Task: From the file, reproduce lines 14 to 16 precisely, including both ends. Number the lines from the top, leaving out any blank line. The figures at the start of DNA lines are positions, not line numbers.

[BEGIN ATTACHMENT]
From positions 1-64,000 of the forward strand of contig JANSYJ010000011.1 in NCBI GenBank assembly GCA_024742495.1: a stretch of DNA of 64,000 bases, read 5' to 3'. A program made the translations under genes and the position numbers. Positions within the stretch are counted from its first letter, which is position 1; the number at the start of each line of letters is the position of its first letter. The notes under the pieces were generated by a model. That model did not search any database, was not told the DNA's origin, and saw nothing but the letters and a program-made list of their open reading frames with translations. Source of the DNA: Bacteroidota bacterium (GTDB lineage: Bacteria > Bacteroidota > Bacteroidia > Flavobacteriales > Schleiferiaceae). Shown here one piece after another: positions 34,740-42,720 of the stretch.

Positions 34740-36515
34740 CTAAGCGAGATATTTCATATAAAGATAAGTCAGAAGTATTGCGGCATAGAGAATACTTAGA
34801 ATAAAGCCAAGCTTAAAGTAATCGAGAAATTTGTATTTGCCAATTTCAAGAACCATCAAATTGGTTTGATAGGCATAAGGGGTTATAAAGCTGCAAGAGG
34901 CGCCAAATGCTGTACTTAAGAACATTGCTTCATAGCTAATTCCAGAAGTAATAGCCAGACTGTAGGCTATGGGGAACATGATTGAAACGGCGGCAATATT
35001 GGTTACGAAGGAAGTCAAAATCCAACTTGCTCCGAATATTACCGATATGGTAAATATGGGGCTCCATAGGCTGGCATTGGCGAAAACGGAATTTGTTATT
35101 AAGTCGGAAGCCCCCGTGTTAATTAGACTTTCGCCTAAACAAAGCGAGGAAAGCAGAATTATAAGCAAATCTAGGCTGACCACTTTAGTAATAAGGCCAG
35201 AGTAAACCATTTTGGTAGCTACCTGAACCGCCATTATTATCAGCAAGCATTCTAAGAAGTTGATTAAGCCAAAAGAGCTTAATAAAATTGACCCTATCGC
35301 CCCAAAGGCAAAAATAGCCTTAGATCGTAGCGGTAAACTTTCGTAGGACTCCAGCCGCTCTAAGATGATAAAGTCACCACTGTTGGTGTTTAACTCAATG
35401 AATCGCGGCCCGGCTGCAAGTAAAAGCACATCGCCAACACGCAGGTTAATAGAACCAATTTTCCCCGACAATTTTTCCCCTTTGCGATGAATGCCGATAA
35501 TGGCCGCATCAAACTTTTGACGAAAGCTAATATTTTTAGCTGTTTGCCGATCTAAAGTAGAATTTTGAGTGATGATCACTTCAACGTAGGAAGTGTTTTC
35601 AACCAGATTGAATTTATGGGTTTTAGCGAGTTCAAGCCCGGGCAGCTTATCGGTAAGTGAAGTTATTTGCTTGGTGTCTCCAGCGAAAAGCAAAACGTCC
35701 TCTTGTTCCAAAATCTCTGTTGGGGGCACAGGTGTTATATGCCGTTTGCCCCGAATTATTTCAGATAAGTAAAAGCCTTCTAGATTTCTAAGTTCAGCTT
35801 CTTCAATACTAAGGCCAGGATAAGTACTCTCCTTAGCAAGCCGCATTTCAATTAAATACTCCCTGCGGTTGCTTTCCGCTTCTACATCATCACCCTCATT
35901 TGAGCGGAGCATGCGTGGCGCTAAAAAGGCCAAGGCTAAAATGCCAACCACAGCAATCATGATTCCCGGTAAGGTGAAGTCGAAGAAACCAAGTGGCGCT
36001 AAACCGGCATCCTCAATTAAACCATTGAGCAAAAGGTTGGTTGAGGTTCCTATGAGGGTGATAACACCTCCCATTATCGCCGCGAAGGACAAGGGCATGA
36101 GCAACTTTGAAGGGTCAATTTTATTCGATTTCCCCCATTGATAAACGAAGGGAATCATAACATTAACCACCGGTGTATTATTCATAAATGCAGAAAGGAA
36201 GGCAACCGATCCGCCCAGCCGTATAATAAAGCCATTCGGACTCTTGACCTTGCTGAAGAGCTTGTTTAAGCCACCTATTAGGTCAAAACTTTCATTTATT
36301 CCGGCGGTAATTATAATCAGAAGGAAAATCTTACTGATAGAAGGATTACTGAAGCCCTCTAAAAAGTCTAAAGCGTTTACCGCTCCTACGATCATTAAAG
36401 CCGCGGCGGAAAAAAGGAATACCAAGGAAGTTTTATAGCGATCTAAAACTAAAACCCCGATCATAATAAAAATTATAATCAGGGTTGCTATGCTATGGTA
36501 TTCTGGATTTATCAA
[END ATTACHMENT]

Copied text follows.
35801 CTTCAATACTAAGGCCAGGATAAGTACTCTCCTTAGCAAGCCGCATTTCAATTAAATACTCCCTGCGGTTGCTTTCCGCTTCTACATCATCACCCTCATT
35901 TGAGCGGAGCATGCGTGGCGCTAAAAAGGCCAAGGCTAAAATGCCAACCACAGCAATCATGATTCCCGGTAAGGTGAAGTCGAAGAAACCAAGTGGCGCT
36001 AAACCGGCATCCTCAATTAAACCATTGAGCAAAAGGTTGGTTGAGGTTCCTATGAGGGTGATAACACCTCCCATTATCGCCGCGAAGGACAAGGGCATGA